I wanted to use all these lovely flowers that dot the grass. When you get down on your hands and knees and start picking them, you remember how special they are.
And why you were enthralled with them as a child. Bright yellow and fuzzy. A special and important name. They were everywhere, and your mother would let you pick them. All of them, if you wanted. There were games to play with them. There were wishes to be made with them.
It really didn't take that long to pick a lot of them. And, of course, I didn't need a scissor.
Dandy Lion. I know that's not where the name comes from, but isn't it perfect? It comes from dentes de lion, french for lion's teeth.
Here's the hard part. Taking the petals from the flower. Make sure no green gets in! Which I didn't. There were a few in there. It's hard, meticulous work. And I didn't mind a little bitterness. Isn't that what dandelions are all about? Bittersweet.
Initially, I had intended to make a jelly. But after a long day, my mind was wandering, and as the temperature of the mixture grew higher and hotter, I wondered to myself, why isn't this jelling? I used an apple jelly base and knew it should work. I was staring at the bubbling pot wondering, wondering. Then it hit me like a smack on the forehead: you forgot the lemon juice! That's like a baker forgetting the salt. A little detail that is so important but easy to overlook.
So, immediately I poured in a tablespoonful of lemon juice and it bubbled up furiously, and I let it boil (now at 224 degrees) until it threatened to boil over the pot. It wouldn't simmer down even with stirring. I turned it off and let it settle, hoping for the best. What happened was this: the set was thick and viscous, not a syrup, somewhat jellied, but not a firm jelly. Not even what they call a "tender" set. The next day when I tasted it cooled it took a while to let the thick sweet sunniness of it settle on my tongue, and I realized that what I had was dandelion honey. Sweet!
The only problem? How to recreate it? You could add the lemon juice at the end and hope for the best. Or maybe cook it to 218 or 19 degrees, though I often find that you get just a thick syrup. Here is my initial recipe for the jelly. I do think it would've been a great jelly had I followed my own recipe! But I'm pretty happy with dandelion honey.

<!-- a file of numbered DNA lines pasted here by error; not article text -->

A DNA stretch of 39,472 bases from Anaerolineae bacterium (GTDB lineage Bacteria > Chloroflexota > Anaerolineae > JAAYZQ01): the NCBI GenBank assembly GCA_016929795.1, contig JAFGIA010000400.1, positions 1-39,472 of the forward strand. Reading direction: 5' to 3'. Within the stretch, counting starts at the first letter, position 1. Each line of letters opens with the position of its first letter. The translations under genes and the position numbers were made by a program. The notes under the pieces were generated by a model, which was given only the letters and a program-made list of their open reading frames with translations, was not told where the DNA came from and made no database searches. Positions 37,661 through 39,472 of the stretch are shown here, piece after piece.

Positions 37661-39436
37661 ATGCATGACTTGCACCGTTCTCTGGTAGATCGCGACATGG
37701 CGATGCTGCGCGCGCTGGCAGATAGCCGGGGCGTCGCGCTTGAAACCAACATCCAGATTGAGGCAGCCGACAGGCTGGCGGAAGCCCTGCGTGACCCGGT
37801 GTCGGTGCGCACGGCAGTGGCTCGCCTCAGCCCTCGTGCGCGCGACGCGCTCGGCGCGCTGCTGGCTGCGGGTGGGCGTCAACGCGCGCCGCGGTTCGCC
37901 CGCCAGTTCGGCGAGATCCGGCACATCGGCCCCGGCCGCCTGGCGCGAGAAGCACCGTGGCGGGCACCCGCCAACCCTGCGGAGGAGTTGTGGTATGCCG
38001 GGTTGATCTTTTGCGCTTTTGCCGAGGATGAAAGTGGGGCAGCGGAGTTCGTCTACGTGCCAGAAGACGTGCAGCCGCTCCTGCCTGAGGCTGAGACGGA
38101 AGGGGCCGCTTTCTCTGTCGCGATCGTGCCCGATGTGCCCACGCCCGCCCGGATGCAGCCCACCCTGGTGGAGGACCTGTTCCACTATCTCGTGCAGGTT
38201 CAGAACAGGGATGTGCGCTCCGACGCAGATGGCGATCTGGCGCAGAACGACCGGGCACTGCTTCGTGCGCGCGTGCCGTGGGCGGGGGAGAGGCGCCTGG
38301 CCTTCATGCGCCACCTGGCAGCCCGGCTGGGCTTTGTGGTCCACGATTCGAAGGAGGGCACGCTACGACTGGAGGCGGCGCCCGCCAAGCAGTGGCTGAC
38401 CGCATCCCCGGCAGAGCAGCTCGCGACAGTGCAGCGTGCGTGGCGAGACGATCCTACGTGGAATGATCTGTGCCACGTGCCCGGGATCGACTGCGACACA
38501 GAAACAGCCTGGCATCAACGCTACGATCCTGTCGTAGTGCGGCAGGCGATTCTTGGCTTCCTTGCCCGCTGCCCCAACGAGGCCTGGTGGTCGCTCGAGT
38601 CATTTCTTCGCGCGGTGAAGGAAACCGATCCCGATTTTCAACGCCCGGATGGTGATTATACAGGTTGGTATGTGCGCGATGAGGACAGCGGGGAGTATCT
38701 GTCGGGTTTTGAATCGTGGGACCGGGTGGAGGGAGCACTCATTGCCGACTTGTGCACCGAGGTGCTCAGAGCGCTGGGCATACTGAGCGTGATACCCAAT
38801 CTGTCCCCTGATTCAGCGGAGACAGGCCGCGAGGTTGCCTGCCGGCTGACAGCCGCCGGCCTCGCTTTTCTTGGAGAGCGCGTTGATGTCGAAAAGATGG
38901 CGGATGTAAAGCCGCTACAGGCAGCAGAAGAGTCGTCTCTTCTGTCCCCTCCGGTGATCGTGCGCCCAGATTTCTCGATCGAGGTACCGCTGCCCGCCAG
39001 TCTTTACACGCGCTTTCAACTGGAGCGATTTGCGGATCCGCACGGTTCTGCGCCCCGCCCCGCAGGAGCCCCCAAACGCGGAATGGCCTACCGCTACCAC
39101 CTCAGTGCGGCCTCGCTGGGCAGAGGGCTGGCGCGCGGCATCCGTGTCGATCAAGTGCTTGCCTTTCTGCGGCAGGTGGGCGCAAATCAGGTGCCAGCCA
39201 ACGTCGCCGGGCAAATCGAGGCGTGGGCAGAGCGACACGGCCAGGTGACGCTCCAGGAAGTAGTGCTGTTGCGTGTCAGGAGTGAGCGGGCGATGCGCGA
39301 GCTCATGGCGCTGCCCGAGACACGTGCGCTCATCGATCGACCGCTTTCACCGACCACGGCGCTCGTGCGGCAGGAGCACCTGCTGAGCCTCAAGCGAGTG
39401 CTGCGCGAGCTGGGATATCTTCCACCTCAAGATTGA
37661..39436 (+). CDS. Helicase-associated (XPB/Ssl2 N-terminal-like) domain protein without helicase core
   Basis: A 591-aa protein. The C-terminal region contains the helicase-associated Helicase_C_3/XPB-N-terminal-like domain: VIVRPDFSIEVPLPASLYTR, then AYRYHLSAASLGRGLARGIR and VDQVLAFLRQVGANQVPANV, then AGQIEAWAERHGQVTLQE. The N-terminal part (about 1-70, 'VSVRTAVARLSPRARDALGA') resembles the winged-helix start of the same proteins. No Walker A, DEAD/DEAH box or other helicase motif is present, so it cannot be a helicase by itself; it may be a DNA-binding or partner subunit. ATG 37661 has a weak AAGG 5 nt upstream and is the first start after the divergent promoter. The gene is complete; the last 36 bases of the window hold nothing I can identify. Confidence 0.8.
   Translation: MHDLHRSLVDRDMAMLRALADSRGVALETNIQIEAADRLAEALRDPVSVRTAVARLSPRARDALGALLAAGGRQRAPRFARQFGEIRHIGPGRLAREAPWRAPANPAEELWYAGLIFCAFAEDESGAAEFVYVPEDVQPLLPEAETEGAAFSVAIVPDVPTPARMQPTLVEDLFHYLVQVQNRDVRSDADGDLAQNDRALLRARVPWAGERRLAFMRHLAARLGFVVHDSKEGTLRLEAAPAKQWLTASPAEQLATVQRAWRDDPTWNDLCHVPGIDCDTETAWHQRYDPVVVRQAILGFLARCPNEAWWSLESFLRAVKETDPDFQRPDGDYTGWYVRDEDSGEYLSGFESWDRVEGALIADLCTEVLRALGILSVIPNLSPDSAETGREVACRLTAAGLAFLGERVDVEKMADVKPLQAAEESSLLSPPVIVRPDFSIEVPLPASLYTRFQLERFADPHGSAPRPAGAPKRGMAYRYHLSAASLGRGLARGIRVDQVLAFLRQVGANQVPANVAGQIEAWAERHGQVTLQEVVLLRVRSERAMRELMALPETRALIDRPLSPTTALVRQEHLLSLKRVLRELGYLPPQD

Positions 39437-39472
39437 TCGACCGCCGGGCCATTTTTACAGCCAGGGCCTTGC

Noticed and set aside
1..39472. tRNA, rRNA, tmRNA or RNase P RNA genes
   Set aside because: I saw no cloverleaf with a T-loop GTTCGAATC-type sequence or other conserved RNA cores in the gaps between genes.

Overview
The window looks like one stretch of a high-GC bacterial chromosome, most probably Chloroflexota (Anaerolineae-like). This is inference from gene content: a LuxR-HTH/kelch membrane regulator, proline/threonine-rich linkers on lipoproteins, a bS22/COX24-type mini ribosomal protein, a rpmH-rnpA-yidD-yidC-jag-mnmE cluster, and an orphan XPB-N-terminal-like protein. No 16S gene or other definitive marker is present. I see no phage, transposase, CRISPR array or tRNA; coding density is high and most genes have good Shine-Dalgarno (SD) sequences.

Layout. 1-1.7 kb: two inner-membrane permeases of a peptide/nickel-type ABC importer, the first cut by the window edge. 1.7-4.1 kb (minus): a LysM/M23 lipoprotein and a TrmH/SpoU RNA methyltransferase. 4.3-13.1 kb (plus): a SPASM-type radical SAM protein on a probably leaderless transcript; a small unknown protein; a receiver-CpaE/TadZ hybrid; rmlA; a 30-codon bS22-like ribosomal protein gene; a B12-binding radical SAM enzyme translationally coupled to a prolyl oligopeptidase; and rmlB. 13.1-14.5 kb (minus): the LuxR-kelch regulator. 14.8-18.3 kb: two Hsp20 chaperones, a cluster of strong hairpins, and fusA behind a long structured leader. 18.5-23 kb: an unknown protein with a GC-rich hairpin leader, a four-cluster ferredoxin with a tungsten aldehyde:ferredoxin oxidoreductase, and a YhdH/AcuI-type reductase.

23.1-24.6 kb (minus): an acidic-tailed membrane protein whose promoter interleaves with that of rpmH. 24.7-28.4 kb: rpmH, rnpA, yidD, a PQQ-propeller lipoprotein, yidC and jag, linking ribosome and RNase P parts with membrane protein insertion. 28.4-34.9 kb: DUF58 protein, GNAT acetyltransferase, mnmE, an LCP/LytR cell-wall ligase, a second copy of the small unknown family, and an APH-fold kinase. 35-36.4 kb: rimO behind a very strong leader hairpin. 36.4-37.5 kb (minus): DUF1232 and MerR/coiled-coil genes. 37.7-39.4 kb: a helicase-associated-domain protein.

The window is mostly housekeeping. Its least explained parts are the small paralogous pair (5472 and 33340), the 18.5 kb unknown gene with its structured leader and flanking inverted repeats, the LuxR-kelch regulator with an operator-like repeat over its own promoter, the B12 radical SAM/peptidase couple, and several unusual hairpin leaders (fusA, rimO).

2 cups apple pectin stock
1 tablespoon lemon juice
1 1/3 cups sugar
1 cup dandelion petals (only the flowery fluff, no green bracts!)
Add sugar, lemon and apple in pot. Heat to dissolve sugar. Add flowers. High heat to boil. Reach jell stage, or 220 degrees. Ladle into hot half-pint jars and process for ten minutes.
N.B. I'd be remiss if I didn't mention Well Preserved's great post on dandelion wine, jelly and coffee. You would be remiss if you didn't stay there and check out all the spring preserving entries they did for Edible Toronto. It's jam-packed with great ideas and stylish graphics. And do peruse a great post on the beauties of dandelion jelly by Yummy Supper.
That sounds so delicious!ReplyDelete
Also, I can definitely relate to the forgetting. I make so many pies and have left out the salt from my dough before, somehow. It's funny how we get into routines and get a little spacey.
Sounds lovely. Bet it will taste fabulous in one of your quickbreads.ReplyDelete
I thought about dandelion wine; but strangely enough, we don't actually get many dandelions in our yard, only a couple here and there. We have so many trees that only the shade-loving mosses and cowslips thrive. (I also thought about meticulously pulling the yellow petals off of hundreds of dandelions heads and decided I would sit on the back deck and enjoy someone *else's* wine instead).
Try it with lamb.ReplyDelete
I love the look of the jelly in the jar with the petal squiggles settled towards the top. The canjam seems to start us off on new ways of thinking and opens up more and more possibilities.ReplyDelete
Beautiful post. Makes me want to go right out and roll in the grass. I never thought of doing dandelion anything before the can jam. Like Gloria, I'm loving the way it's opening my eyes. And to me, dandelion honey sounds like something you'd totally want to do on purpose, so nice job on the nonfail!ReplyDelete
So many memories of these unloved "flowers"... and this year was the first that my son picked them for me, proud to give me his little prize. I love the smell of the dandylion, and I can't say I've ever ventured to try anything made with it (other than greens in a salad). Your photos are beautiful, and descriptions of this humble thing are great as well!ReplyDelete